The finale
Music plays a powerful role in the lives of young children. Through music, babies and toddlers can come to better understand themselves and their feelings, learn to decipher patterns and solve problems, and discover the world around them in rich, complex ways. Most important, sharing music experiences with the people they love makes very young children feel cherished and importantto paraphrase the well-known advertisement: The cost of an egg shaker? $4. The cost of a parachute? $50. Using music activities to enrich the lives of babies and toddlers? Priceless!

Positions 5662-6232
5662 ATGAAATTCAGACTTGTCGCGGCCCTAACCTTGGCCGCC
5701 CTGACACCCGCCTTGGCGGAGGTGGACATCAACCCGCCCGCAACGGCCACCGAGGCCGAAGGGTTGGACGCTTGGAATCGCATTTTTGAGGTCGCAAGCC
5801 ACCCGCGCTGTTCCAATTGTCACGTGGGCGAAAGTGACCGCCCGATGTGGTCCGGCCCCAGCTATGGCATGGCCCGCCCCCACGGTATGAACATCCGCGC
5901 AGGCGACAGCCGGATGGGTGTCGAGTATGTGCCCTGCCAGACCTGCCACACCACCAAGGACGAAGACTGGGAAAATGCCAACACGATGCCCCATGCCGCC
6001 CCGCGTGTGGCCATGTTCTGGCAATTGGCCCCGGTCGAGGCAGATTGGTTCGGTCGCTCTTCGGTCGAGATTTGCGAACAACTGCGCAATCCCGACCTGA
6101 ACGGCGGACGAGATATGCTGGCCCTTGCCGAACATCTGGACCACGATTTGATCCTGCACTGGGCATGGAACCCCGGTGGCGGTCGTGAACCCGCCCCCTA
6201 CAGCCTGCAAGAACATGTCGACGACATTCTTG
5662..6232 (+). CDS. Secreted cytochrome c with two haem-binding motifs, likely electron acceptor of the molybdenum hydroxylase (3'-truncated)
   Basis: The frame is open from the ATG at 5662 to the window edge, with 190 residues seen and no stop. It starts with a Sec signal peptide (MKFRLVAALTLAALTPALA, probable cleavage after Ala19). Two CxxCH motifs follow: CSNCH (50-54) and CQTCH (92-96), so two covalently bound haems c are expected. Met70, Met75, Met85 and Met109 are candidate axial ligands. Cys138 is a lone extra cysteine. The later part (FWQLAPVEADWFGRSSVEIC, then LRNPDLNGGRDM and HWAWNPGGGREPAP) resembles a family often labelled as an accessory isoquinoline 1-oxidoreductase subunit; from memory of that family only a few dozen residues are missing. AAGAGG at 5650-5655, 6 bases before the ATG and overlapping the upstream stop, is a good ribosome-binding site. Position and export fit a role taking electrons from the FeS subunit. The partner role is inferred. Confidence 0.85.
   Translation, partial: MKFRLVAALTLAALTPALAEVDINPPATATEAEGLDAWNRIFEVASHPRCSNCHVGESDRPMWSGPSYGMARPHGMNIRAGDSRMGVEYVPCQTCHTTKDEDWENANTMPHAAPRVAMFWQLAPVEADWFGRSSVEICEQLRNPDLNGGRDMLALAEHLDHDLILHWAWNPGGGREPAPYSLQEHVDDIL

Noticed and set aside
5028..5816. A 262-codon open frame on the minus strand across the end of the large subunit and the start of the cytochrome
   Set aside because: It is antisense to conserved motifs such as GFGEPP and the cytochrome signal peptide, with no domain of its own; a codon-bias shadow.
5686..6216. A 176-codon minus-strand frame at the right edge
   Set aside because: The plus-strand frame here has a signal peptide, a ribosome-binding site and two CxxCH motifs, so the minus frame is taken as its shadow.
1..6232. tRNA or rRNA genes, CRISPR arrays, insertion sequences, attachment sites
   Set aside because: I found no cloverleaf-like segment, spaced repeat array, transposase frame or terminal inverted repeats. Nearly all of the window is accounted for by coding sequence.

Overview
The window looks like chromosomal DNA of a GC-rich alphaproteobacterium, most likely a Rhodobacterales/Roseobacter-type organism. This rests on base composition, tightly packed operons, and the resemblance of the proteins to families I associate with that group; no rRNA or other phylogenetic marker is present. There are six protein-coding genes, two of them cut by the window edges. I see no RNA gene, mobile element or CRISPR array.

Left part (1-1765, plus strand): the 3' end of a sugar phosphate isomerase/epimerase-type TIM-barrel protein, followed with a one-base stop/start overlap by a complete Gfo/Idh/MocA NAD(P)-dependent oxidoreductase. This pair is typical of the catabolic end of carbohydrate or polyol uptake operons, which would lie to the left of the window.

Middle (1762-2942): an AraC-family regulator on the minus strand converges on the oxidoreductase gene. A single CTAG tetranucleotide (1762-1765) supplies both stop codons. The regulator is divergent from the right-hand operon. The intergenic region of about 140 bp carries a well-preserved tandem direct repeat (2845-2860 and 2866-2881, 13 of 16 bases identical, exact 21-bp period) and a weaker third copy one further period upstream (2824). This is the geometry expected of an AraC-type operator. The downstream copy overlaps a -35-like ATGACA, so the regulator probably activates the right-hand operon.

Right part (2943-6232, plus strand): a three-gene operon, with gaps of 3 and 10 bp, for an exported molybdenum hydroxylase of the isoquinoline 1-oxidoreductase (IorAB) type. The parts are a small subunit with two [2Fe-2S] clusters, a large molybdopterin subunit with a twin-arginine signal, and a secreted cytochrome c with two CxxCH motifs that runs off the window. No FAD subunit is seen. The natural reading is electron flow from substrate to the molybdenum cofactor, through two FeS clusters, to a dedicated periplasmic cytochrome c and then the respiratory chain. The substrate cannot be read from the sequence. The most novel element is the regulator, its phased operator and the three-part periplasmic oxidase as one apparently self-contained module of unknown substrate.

Ehri, L.C., D. Willows, B. Schuster, Z. Yaghoubzadeh, & T. Shanahan. 2001. Phonemic awareness instruction helps children learn to read: Evidence from the National Reading Panels meta-analysis. Reading Research Quarterly 36: 25086. Flom, R., D.A. Gentile, & A.D. Pick. 2008. Infants discrimination of happy and sad music. Infant Behavior and Development 31 (4): 71628. Ilari, B., & L. Polka, L. 2006. Music cognition in early infancy: Infants preferences and long-term memory for Ravel. International Journal of Music Education 24 (1): 720. Trainor, L.J. 1996. Infant preferences for infant-directed versus noninfant-directed playsongs and lullabies. Infant Behavior and Development 19 (1): 8392. U.S. Department of Health and Human Services, Administration for Children and Families, Office of Head Start. Forthcoming. MusicNews you can use. Weikart, P.S., L.J. Schweinhart, & M. Larner. 1987. Movement curriculum improves childrens rhythmic competence. HighScope ReSource 6 (1): 810.